London - Representatives of Britain's motor industry will meet business minister Peter Mandelson on Wednesday to discuss ways to help the beleaguered sector, prime minister Gordon Brown's spokesman said on Monday.
The meeting is a follow-up to talks held between the two sides last November and possible measures to be discussed include easier access to car loans to entice reluctant motorists back into the showrooms.
Brown's spokesman declined to give details of Wednesday's agenda.
"I think you will have to wait and see," he told reporters. "The government does believe the car industry is a sector with a strong future and we are determined to ensure that the car sector remains a permanent and important part of our manufacturing base.
"We are working on further action to help the sector through the economic downturn and he (Mandelson) will be discussing what more can be done at the meeting."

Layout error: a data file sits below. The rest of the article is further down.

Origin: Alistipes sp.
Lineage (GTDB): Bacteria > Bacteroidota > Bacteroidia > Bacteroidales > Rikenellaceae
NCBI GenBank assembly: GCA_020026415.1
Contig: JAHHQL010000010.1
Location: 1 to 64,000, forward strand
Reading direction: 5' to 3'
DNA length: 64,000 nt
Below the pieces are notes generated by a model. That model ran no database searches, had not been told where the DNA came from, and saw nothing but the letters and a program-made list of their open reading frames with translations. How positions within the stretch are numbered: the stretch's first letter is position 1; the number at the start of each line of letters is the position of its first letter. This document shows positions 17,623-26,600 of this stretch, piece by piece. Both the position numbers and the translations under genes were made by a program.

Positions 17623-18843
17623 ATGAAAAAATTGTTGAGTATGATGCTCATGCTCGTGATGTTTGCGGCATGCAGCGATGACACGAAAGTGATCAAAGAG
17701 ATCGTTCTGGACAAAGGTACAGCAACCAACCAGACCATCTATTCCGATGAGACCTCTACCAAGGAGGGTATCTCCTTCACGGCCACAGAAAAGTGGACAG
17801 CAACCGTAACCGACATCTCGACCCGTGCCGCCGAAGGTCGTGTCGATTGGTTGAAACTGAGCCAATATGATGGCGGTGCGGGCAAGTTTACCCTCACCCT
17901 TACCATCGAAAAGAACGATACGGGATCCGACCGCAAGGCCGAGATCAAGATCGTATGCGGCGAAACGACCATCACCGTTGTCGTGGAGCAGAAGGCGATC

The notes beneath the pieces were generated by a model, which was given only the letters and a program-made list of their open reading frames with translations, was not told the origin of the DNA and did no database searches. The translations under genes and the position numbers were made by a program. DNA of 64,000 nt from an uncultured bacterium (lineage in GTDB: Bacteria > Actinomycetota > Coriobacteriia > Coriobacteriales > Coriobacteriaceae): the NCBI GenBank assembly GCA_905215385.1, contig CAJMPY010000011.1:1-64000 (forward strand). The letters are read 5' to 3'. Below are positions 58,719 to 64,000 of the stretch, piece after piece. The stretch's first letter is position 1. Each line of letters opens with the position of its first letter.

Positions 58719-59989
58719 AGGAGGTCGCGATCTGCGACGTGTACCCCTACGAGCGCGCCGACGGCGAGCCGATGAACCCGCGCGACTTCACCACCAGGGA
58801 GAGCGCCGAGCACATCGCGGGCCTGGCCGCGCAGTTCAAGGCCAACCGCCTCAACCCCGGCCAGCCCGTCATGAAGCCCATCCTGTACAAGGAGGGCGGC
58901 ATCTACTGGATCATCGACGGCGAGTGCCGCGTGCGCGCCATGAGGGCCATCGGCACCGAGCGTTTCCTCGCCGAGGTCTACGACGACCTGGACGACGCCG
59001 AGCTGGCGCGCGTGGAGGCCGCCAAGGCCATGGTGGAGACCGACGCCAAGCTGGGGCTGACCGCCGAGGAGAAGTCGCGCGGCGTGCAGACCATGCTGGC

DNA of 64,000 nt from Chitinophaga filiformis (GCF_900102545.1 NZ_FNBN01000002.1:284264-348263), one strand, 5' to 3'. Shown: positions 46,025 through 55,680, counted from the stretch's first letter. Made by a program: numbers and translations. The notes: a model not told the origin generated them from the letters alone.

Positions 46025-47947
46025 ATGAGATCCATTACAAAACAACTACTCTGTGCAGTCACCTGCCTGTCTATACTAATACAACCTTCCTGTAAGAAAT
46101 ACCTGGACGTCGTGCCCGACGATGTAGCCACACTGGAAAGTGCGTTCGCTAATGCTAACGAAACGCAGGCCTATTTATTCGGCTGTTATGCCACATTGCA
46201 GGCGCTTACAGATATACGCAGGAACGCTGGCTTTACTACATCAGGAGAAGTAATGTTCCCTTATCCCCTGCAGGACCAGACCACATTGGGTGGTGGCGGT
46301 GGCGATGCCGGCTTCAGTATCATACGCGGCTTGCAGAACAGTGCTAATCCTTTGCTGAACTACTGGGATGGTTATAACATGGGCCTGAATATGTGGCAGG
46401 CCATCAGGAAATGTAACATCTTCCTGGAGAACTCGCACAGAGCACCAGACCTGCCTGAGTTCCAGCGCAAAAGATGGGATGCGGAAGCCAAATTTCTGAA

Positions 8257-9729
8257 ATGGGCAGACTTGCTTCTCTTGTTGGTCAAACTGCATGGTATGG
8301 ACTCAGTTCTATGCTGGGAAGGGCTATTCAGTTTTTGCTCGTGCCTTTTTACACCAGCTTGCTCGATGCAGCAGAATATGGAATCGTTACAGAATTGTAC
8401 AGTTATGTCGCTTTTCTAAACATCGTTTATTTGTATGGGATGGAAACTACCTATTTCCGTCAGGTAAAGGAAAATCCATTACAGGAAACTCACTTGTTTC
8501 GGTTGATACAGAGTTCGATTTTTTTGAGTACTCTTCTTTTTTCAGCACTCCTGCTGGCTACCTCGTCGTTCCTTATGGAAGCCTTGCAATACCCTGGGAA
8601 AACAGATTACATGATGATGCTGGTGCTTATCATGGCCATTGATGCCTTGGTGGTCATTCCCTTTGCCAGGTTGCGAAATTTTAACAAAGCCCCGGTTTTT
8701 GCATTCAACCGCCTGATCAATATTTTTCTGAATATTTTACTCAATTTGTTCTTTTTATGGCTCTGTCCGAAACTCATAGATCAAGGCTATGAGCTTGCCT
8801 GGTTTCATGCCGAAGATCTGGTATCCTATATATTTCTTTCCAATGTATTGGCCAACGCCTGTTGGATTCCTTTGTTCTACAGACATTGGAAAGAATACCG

The industry has made clear it does not want a bank-style taxpayer bailout, preferring instead to call for measures including the resumption of direct lending, state-backed loans or short-term funding to subsidise layoffs.
It suffered its sharpest fall in output in nearly 20 years last month, with production barely half that of 12 months earlier, Society of Motor Manufacturers and Traders' (SMMT) figures showed.
"The dramatic fall in demand for new vehicles around the world, combined with the limited availability of funding and liquidity now puts at risk valuable industrial capability," the SMMT said in a statement.
"Urgent action is required to boost demand for new vehicles and ease the short term cash flow pressures on UK automotive manufacturers and suppliers."
Carmakers have had to cut production and jobs sharply after falling demand both at home and abroad, including 1 200 jobs at Japanese carmaker Nissan's Sunderland plant.
Mandelson was in India last week and had talks with Tata Motors, owners of luxury car maker Jaguar Land Rover which announced 450 job cuts two weeks ago due to falling demand.